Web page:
Serotonin in the News

Posted in Behavior at 9:14 am by justakim

This serotonin story has been in the news last week.

Serotonin functions as a neurotransmitter associated with anger, aggression, mood, and appetite. In this study, the appetites of half the participants were modified to have lower levels of serotonin. Then both groups were presented offers in an ultimatum game. One person suggests how to split a sum of money and the other can either accept their share and end up with something, but less than the other person. Or they can refuse, so that neither party receives anything.

In Crockett’s study, detailed this week in Science, 20 participants were given a number of attempts at the game, with fair offers, defined as 45% of the stake, unfair offers, defined as 30% of the stake, and very unfair offers, defined as 20%. Participants were randomized to get the serotonin-lowering treatment or a placebo.

While placebo participants rejected about 65% of very unfair offers, those with low serotonin rejected more than 80%.

Researchers also measured the mood, fairness judgement and reward processing of participants. They found these to be unaffected by lower serotonin, clearly implicating the neurotransmitter in the more aggressive response to injustice.

Or in other words, from TierneyLab:

But in this experiment the players rejected that deal 80 percent of the time when their serotonin levels were low, and it wasn’t because they were cranky or depressed, the researchers report. They conclude that lower levels of serotonin “can selectively alter reactions to unfairness,” and note that in the experiment this condition “increased retaliation to perceived unfairness without affecting mood, fairness judgments, basic reward processing or response inhibition.”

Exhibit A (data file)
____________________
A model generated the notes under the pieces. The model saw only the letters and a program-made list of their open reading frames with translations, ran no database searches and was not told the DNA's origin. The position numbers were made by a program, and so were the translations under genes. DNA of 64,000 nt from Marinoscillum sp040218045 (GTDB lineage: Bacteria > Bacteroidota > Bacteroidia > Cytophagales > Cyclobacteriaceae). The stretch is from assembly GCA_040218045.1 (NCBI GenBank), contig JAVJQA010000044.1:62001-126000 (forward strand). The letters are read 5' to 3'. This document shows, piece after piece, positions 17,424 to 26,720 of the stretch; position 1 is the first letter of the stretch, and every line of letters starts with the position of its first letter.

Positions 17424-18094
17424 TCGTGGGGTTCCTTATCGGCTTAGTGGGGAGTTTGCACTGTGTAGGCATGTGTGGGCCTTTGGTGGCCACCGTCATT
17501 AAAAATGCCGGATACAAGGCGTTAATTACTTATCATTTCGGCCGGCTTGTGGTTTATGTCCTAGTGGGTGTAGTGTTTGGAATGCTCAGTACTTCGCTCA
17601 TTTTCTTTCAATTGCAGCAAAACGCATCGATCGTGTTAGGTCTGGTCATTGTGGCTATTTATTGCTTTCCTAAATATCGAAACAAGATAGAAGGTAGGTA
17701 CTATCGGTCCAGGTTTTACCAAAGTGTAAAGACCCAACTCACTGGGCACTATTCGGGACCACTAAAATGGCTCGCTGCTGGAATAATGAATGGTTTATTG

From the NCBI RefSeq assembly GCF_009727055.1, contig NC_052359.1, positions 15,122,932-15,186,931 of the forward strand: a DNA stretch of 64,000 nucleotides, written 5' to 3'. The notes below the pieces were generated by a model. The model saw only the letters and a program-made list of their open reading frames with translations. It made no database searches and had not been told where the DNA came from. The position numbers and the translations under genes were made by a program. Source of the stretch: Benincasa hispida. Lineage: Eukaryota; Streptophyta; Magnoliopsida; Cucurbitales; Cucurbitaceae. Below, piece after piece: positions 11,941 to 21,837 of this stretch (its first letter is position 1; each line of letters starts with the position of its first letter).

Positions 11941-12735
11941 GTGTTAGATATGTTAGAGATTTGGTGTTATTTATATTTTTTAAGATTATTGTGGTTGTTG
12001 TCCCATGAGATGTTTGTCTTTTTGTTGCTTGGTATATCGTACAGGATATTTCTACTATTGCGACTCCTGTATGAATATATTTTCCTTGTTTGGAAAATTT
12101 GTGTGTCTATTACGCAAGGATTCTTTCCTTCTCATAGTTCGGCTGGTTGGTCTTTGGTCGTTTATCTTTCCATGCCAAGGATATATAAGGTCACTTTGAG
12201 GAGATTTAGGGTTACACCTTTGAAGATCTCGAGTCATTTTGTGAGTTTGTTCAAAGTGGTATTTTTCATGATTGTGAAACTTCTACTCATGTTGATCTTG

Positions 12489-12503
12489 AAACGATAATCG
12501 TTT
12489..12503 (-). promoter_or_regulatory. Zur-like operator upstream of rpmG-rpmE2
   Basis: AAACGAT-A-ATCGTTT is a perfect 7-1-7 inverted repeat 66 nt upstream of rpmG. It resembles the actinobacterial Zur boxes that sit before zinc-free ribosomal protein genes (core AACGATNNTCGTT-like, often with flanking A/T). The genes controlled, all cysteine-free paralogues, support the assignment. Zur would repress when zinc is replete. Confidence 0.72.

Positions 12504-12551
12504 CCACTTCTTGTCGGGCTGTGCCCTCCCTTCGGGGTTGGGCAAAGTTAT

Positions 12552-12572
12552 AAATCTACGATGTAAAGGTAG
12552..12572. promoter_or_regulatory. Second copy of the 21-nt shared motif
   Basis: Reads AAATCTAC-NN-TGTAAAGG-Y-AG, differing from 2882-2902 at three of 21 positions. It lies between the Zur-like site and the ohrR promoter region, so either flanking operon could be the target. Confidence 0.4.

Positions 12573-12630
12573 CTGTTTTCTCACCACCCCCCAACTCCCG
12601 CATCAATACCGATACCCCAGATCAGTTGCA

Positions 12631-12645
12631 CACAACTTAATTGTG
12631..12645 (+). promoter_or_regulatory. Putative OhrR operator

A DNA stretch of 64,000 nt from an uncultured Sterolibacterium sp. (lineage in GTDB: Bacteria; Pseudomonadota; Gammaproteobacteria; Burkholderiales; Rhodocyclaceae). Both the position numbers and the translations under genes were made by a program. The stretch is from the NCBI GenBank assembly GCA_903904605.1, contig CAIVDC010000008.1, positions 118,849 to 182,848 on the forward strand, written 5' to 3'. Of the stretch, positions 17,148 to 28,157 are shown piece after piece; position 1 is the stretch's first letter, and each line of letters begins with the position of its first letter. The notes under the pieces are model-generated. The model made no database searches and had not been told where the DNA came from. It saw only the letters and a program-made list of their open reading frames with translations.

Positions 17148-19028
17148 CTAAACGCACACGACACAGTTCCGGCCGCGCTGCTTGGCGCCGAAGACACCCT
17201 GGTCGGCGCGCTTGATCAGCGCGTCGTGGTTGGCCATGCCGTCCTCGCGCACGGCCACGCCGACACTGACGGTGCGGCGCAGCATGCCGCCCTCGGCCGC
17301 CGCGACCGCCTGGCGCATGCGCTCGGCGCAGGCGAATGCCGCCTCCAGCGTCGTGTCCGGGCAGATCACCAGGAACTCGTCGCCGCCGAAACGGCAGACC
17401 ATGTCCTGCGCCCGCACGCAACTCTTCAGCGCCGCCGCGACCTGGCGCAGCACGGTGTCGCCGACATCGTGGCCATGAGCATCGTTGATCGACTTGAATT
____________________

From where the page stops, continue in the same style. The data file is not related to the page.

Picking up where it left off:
Now… I don’t have access to the article itself, and I know that they say that they controlled for all of these factors, but only using only 20 participants seems weak to me. 10 people got the placebo. 10 people got the serotonin-reducing drink. I’m sure the difference is significant but the sample size is so small, I’m skeptical.

The other thing that I’m leery of is the whole slew of conclusions across the swath of stories reporting these results. They would have you believe that this is proof that low serotonin causes aggression, impulsivity, poor social decision-making, irrational behavior. Are these really the reasons for intolerance of unfairness?

I don’t have much tolerance for it myself. My integrity and pride has a certain value, and I would rather maintain a reputation of fairness than accept some spare change. Yes, I can be induced to accept an unfair deal, but it’d either entail a significant sum of money, or a benefit down the line. Perhaps I am aggressive. Perhaps I am angry. But I’m not cheap.

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